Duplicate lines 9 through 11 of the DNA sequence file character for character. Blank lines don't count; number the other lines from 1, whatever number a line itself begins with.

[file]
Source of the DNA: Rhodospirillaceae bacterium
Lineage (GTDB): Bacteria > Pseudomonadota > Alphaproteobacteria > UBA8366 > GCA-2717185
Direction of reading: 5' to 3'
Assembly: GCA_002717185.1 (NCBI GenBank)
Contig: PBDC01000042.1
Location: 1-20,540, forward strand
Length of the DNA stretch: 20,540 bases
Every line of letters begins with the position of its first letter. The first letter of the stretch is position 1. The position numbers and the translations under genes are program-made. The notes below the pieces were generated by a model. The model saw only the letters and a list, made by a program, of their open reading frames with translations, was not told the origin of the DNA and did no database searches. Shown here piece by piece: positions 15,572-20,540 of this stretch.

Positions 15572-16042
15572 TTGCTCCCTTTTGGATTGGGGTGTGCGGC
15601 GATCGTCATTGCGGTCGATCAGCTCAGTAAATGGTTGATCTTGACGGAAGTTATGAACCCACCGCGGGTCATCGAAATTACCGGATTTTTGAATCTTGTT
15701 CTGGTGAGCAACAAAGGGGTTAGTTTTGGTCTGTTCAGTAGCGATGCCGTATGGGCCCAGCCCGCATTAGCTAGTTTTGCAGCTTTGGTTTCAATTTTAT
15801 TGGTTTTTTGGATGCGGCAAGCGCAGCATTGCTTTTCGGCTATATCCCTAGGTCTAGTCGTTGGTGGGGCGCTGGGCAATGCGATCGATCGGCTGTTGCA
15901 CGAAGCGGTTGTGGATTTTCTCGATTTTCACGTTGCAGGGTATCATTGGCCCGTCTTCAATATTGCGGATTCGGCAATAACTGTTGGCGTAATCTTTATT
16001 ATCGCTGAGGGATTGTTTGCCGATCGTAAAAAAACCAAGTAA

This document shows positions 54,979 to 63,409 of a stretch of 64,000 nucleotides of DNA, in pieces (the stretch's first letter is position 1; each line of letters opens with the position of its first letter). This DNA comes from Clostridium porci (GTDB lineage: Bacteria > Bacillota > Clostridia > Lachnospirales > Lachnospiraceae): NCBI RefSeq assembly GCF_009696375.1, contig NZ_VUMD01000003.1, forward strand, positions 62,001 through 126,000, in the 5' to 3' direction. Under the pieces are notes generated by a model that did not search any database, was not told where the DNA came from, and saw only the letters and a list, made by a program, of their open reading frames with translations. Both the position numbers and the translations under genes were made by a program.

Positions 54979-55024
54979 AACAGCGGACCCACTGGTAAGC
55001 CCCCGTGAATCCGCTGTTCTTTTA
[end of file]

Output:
Positions 15572-16042
15572 TTGCTCCCTTTTGGATTGGGGTGTGCGGC
15601 GATCGTCATTGCGGTCGATCAGCTCAGTAAATGGTTGATCTTGACGGAAGTTATGAACCCACCGCGGGTCATCGAAATTACCGGATTTTTGAATCTTGTT